Moisture is critical for youthful-looking skin, but even layering your favorite skin care product is insufficient in chilly weather. That is, you require a potent substance that will hydrate and protect your skin. Squalane is the first that springs to mind. What is it, how are squalene and squalane different, and what do they do for the skin? Continue reading to learn more.
Squalene vs. Squalane
If you look at the ingredients list of your skincare products, you’re likely to discover squalene or squalane. Although they do the same thing, the single letter makes a difference in terms of durability and efficacy.
What is squalene?
Squalene is a colorless poly-unsaturated hydrocarbon liquid that is naturally produced in many animals and plants, including human sebum. It makes up to about 10%-20% of skin oil. In essence, it is one of the natural lipids produced by your body to hydrate and preserve your skin. After the age of 30, our natural squalene production decreases, and we must obtain it from animals or plants. Unfortunately, because to its scarcity and effectiveness, it is frequently collected unethically—however, as long as you are careful about where you obtain it, everything is OK. Squalene was formerly derived nearly entirely from shark liver, but it is currently derived mostly from plant sources such as olive oil, rice, and sugarcane. Squalene and squalane are the two components. Both are effective, but squalane has a longer shelf life due to its greater stability.
What is squalane?
Squalane is a derivative of squalene and is much ligher which is much better option for acne-prone skin type. Squalene is not stable in its natural state, which is why it must go through a saturation process in order to be converted to squalene.
What do they do?
Their application in the realm of medicine has historically been limited to the treatment of wounds and skin problems. Nowadays, as a fun fact, squalene and squalane are commonly found in skin care product formulas as a highly-effective emollient and natural antioxidant because of their great efficacy. The use of squalane in skincare can help to minimize wrinkles, remove scars, reverse UV damage, lighten freckles, and erase skin pigmentation over an extended period of time. Squalene and squalane are both effective moisturizers, but squalene is thicker and hence more beneficial for extra-dry or older skin, whilst squalane is excellent for acne-prone or oily face.
5 squalane oil benefits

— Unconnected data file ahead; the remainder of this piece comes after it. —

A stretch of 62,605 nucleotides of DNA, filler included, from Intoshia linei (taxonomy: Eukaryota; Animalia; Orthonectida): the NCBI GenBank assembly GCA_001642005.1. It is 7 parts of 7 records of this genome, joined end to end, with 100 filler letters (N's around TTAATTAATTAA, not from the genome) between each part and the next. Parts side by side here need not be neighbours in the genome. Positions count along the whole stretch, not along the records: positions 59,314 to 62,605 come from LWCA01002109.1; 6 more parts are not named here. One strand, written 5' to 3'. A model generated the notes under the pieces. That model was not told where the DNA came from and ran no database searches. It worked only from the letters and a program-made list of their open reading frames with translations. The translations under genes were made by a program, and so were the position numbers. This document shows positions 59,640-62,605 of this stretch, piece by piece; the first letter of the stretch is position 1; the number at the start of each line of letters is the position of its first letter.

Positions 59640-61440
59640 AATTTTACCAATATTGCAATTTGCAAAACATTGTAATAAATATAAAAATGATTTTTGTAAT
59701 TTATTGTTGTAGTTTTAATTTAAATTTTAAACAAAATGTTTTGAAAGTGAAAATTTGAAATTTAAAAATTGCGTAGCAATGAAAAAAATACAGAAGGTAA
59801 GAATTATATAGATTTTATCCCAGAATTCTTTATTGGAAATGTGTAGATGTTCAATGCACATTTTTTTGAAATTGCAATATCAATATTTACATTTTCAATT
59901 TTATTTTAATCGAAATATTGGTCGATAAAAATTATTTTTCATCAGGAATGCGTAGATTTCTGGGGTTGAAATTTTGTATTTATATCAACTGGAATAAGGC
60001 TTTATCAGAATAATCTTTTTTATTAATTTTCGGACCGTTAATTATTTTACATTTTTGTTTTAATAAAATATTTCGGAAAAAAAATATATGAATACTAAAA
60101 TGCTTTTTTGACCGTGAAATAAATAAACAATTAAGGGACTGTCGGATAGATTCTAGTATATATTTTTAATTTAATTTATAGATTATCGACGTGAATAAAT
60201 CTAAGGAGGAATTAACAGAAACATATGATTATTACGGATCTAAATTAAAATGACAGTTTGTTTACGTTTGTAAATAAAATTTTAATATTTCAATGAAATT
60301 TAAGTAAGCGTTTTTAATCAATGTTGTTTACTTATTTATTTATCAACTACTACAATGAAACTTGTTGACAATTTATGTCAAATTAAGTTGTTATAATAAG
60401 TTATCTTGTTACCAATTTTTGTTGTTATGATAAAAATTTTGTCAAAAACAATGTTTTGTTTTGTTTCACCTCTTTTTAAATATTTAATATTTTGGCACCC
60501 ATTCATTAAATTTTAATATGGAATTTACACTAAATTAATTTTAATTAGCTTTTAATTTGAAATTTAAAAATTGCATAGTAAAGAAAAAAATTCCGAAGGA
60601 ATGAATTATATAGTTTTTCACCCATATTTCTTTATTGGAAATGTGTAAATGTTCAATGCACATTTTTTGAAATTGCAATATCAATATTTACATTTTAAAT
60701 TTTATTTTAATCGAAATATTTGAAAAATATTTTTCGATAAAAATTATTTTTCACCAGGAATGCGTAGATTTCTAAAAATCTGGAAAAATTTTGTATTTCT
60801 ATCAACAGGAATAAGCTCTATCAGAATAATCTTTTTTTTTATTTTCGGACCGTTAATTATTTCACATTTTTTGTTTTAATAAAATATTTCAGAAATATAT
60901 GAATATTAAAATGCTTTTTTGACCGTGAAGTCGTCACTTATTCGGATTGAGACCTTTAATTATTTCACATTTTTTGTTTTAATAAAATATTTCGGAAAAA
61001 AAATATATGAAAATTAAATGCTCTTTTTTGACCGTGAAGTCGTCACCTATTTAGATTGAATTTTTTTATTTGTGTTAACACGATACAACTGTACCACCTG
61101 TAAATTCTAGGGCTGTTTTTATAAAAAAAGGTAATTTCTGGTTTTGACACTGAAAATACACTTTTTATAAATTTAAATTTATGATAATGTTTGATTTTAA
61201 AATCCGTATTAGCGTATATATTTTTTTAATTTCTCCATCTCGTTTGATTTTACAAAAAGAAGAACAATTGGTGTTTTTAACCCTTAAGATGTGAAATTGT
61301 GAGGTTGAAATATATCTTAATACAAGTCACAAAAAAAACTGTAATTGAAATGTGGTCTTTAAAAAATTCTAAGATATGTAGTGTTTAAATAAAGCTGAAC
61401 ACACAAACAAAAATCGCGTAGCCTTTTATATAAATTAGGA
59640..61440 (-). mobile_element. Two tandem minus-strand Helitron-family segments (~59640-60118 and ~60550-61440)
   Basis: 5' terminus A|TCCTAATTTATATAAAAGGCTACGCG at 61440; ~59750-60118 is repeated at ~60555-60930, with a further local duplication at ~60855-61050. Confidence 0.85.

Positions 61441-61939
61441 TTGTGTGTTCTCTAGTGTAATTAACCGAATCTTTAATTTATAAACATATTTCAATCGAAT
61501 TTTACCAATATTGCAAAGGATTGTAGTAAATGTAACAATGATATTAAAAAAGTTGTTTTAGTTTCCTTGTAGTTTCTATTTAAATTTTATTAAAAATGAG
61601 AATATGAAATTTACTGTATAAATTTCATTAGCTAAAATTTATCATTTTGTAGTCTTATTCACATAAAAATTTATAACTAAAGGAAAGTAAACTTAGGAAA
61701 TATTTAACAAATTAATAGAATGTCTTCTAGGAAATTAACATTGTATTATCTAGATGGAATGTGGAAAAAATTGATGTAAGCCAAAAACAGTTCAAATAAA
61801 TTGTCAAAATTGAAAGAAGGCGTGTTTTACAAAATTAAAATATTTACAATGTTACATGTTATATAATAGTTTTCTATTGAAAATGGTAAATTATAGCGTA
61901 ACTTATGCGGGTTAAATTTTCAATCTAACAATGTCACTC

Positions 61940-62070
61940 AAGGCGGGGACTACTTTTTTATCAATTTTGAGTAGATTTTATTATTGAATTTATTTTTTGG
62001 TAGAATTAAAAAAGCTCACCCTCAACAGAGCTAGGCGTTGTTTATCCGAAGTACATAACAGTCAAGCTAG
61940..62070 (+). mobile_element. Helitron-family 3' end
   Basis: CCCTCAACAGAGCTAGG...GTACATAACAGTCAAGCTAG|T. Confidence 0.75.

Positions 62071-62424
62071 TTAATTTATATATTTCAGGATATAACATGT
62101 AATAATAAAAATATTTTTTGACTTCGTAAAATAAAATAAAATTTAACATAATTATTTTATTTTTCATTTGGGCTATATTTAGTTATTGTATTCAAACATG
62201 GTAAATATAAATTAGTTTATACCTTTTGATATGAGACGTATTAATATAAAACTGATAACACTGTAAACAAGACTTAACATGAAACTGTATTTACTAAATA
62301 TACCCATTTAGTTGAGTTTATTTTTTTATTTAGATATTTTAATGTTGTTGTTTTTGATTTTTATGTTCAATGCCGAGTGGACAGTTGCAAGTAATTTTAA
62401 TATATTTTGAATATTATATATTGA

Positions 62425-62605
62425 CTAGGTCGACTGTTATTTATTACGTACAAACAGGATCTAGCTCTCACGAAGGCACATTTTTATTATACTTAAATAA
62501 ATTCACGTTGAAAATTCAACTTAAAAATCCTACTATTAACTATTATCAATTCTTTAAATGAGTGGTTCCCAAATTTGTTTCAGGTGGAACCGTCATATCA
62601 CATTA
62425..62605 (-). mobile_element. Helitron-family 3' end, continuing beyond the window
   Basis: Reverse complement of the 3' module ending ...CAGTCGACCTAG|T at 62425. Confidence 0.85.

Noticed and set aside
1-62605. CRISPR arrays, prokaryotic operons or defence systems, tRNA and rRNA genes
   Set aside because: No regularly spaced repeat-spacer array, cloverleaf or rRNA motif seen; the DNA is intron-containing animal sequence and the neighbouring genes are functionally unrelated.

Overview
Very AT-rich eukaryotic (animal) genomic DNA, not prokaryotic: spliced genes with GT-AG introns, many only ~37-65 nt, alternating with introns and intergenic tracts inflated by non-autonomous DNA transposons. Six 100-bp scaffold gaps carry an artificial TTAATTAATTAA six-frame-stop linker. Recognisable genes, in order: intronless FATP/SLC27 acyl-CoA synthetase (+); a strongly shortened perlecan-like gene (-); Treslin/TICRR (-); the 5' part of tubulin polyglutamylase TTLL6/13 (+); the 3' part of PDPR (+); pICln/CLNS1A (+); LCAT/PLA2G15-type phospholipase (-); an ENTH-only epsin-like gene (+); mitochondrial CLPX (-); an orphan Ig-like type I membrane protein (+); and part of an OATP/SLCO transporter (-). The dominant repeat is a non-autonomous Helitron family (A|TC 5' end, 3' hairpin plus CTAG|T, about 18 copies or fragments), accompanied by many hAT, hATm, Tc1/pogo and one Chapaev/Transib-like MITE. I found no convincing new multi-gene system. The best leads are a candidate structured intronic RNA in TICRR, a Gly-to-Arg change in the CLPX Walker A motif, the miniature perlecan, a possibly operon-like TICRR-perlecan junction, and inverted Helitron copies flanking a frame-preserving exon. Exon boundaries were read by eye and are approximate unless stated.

1. Reducing the appearance of fine lines
It aids in the reduction and prevention of the appearance of fine lines and wrinkles, resulting in a rejuvenated and refreshed appearance. Like you just woke up from the finest night’s sleep of your life!
2. Moisturizing skin
As a lightweight moisturizer, squalane helps to keep skin moisturized, supple, and bright in appearance. Given that it is chemically comparable to your skin’s natural oil, it tends to give just the perfect amount of hydration without being too greasy (or insufficient).
3. Softening texture
Because of its moisturizing and antioxidant qualities, squalane oil can really aid in the improvement of the appearance of your skin’s texture, resulting in skin that is silky smooth. Over time, it may even aid in the reduction of the appearance of pores and other imperfections on the skin.
4. Being non-comedogenic
It is used to determine whether or not a substance has the potential to clog your pores. Squalane is considered non-comedogenic, which means it is suitable for all skin types.
5.Reducing temporary redness
Squalane has a moderate effect on the skin and has been shown to temporarily decrease transient redness in some cases. As a result, you may expect it to reduce pain and produce an even, revitalized complexion.
Who should refrain from using squalane?
Because squalane is not a frequent irritant or allergen, it is unlikely to cause an allergic reaction in even the most sensitive skin. People with sensitive skin should be cautious when using new products, even if they believe they will not be very irritating. This is especially true if they have a history of allergic reactions to new products.